Saturday, 21 September 2013

A Second Photobook

I received my Photobook of Lake Como last week.  I am so pleased with it that I have been doing one of the South Island of New Zealand which I finished at lunchtime and sent off.  It was thanks to a reader of this blog that I learnt about Jessops photobooks  You download the software, work on it at your own pace (which means you can save it and come back to it) and then upload the finished product.  Here are some of the pages:

I feel these books are particularly good for photos of art works.  I seemed to have a lot of them on this occasion and it certainly makes it easier to study them rather then just having them on the computer.  The fourth photo is of friezes on a monastery wall and I was able to take the photo of the whole wall and then put the details on the same page.  Brilliant.

I am very pleased with the quality of the photographs and the endless possibilities for different layouts.  I have to admit that I have had a couple of problems with the South Island, though.  I did the Trans-Alpine train journey and took lots of photos through the windows.  For some reason the template did not like most of them even one which another on-line company had accepted for a calendar.  So I have just not used them. I particularly enjoyed working on this second one because I stayed in Hokitika which is the setting for 'The Luminaries', the book by Eleanor Catton that has been short-listed for the Man Booker prize and tipped to win by a number of reviewers.  The setting feels much more real because I have been there.

I also have a 'work in progress' on Venice.  At some point I plan to do one of the North Island of New Zealand but I have many more photos than I had of the South Island so I may end up doing a separate book of Wellington.  As these books are not cheap, I am not doing them of every trip though.

Saturday, 7 September 2013

Late summer at Ding Dong

Today I think autumn has arrived!  It suddenly feels much colder and time to put away the high summer clothes. But only a week ago it was still summer so we went up to Ding Dong mine, about a mile from here.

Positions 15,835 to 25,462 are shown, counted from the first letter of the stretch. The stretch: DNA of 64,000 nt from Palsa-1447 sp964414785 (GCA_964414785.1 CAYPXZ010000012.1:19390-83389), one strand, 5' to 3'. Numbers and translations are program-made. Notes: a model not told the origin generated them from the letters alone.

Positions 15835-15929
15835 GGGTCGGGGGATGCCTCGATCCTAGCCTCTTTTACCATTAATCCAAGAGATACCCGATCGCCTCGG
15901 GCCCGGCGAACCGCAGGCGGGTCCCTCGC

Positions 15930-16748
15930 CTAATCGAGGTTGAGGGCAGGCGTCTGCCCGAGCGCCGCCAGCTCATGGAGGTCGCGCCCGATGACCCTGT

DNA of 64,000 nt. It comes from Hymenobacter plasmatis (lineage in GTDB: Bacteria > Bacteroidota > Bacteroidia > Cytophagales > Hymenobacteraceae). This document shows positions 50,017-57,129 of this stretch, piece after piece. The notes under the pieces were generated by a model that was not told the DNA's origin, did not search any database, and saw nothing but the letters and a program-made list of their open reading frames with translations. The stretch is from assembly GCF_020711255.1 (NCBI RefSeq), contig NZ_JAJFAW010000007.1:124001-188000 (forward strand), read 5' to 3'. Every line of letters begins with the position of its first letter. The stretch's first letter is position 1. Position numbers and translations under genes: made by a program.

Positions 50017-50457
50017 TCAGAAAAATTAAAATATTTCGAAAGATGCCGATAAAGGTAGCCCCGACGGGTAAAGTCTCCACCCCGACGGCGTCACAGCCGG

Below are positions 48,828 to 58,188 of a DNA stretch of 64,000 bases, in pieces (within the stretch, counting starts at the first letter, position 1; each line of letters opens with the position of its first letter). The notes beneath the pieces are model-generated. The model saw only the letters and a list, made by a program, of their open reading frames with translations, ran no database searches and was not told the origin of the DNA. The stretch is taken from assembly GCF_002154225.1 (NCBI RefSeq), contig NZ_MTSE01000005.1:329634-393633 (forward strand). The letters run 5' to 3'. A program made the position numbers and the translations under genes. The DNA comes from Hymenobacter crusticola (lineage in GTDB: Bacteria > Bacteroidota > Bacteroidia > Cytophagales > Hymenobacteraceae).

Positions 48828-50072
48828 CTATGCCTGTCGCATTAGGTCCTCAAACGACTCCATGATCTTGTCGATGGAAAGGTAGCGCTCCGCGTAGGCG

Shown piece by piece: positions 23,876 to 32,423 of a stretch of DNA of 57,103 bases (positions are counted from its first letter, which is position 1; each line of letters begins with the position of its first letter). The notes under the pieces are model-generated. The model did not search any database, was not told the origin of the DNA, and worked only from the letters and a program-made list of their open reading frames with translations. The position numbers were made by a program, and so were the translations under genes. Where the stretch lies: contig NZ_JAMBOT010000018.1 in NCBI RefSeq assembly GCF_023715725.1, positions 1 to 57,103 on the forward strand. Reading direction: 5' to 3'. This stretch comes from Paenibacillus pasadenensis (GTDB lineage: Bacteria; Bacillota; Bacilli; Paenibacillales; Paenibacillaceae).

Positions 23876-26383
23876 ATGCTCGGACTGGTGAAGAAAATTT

Ding Dong is an old tin mine that stands on one of the highest points on the Penwith moors and is visible from a great distance.  The surrounding area is covered in bracken and heather although the summer flowering heather is just about over.   There is also brilliant orange mombretia (crocosmia to gardeners) which grows wild everywhere here.  It used to be a constant battle to keep it under control in our holiday cottage garden so now I refuse to plant any of it in any colour.

At the far (northern) side of the moors is Carn Galver.  Well worth climbing up for the views it provides of the north coast and the narrow coastal plain.  You can just see the peak in this photo.

The field system here is reputed to be oldest in Britain and to date back to the Iron Age.  Very small fields were created by clearing the stones and piling them up to form walls.

In the middle distance in the photo above is the village of Zennor which is famous because D.H.Lawrence and Katherine Mansefield both rented cottages there during the First World War.  People thought that the lights they showed (no electricity of course) were signals to the Germans because D.H.Lawrence's wife was German!

The field system appears emore clearly in this shot of one of the farms.